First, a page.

Suetonius, another Roman historian who lived from around A.D. 65 to 135, wrote in his Life of Claudius: "Because the Jews at Rome caused continuous disturbances at the instigation of Chrestus, and expelled them from the city." This passage undoubtedly confirms Acts 18:2 that Claudius commanded all Jews to leave Rome. This included Priscilla and Aquila and proves that there were Christians in Rome as early as Claudius. It is well known that the name "Chrestus" was sometimes used of the heathen people for our Savior.
A Roman by the name of Pliny who lived from around A.D. 62 to 114, wrote to Trajan, when Pliny was Governor of Bithynia, to ask what he should do about the Christians.
"They affirmed that the sum of their guilt or error was to assemble on a fixed day before daybreak, and sung responsively a hymn to Christ as to God, and to bind themselves with an oath not to enter into any wickedness, or to commit thefts, robberies, or adulteries, or falsify their work or repudiate trusts committed to them: when these things were ended, it was their custom to depart and on coming together again, to take food, men and women together, yet innocently".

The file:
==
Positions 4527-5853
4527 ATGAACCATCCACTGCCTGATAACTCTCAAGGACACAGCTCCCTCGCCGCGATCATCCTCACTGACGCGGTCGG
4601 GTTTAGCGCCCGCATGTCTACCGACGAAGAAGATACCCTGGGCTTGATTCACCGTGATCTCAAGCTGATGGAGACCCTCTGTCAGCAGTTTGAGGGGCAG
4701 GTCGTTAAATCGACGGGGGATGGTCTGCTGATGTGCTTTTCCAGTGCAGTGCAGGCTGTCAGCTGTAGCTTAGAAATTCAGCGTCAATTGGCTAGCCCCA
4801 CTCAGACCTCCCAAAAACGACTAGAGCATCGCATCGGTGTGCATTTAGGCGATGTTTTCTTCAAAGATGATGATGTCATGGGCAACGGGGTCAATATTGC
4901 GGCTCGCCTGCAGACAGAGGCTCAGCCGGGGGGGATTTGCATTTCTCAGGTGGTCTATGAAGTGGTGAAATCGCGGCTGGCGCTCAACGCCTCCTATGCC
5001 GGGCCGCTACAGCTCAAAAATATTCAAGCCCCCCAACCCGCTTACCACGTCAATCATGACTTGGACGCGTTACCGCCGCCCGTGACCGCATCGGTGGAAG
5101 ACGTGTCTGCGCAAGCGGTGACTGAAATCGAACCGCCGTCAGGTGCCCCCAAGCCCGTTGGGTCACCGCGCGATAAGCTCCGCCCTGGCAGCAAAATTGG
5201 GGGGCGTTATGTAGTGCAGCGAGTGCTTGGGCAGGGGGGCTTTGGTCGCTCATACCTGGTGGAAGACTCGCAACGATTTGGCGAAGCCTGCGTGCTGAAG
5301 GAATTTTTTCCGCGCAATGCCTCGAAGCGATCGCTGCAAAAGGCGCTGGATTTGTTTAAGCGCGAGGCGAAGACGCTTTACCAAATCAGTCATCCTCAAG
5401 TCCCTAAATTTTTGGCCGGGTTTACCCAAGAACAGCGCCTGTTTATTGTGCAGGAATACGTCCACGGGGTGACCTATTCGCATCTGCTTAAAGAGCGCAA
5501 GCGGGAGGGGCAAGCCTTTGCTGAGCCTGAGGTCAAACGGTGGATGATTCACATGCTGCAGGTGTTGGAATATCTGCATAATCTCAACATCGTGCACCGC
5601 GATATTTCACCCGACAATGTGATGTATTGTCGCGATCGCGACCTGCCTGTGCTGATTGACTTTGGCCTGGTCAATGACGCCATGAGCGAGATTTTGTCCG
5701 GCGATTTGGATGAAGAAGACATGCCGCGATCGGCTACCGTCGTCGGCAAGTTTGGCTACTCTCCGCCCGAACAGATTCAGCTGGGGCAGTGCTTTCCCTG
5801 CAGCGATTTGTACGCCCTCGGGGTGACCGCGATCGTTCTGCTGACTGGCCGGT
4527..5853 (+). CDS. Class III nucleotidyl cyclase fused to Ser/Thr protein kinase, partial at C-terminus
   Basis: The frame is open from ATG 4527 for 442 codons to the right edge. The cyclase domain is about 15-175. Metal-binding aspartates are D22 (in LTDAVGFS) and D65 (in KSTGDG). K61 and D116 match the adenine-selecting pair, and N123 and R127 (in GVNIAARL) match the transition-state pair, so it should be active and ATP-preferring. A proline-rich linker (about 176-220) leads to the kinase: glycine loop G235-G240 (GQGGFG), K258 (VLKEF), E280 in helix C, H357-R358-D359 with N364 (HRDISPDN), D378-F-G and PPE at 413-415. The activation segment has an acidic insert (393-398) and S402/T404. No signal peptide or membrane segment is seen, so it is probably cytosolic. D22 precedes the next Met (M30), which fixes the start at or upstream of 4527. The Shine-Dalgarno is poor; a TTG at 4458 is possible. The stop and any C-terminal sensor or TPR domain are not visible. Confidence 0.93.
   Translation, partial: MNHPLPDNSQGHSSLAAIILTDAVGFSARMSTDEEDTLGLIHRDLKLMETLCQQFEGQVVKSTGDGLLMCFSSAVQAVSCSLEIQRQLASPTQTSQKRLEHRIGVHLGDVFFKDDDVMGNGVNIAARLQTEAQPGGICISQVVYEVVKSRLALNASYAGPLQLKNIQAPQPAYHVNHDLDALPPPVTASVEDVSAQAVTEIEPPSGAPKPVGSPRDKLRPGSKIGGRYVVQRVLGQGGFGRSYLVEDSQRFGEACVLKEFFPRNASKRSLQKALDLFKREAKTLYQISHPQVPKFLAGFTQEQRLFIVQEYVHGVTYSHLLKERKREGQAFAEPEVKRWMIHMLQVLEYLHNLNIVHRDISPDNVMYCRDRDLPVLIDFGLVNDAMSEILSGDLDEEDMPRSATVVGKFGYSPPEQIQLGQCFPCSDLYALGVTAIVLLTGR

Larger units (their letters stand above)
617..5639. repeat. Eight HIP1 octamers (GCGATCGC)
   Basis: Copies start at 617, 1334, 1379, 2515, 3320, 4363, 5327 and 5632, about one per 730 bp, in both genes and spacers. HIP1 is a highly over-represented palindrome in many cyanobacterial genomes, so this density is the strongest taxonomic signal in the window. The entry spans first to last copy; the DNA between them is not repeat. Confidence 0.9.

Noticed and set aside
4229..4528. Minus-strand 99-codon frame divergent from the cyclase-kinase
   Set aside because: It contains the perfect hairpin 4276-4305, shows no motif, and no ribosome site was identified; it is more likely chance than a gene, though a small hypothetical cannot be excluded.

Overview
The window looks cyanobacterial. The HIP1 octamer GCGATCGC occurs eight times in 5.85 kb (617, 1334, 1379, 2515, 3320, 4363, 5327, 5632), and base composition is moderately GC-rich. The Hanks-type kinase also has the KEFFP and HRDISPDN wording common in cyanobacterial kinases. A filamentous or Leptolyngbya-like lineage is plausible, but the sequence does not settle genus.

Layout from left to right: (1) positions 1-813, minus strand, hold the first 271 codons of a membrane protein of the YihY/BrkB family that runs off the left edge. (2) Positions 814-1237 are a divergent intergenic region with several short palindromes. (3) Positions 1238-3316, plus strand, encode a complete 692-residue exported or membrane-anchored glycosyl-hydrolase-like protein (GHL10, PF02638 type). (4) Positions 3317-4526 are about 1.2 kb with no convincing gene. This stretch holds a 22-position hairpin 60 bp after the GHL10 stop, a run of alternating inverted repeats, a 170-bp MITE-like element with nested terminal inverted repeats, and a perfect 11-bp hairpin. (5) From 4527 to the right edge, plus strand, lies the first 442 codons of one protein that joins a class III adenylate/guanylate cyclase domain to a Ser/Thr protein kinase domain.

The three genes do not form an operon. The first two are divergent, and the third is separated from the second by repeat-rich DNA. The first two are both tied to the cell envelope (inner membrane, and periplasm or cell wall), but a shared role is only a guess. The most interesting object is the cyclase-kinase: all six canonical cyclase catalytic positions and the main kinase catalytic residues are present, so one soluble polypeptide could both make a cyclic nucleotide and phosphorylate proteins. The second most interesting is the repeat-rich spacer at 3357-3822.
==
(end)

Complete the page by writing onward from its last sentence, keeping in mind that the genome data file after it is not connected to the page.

What is the value of these statements of famous Jewish and Roman writers? They are valuable because they help to show absolutely that Jesus of Nazareth was a historical figure. Such evidence is not necessary to one who accepts the New Testament as historically true. But since some who are not Christians will boldly assert that Jesus never really lived among men, this additional evidence proves that Jesus did exist.
Jesus continues to live today. This additional evidence should give us even more reason to accept the Gospel and obey it. Why not surrender your will to his in Gospel obedience today? "What will you do with Jesus my friend? Neutral you cannot be: Someday your heart will be asking, O friend, 'what will he do with me?'"
baoliver, November 8, 2004 at 5:49:00 PM GMT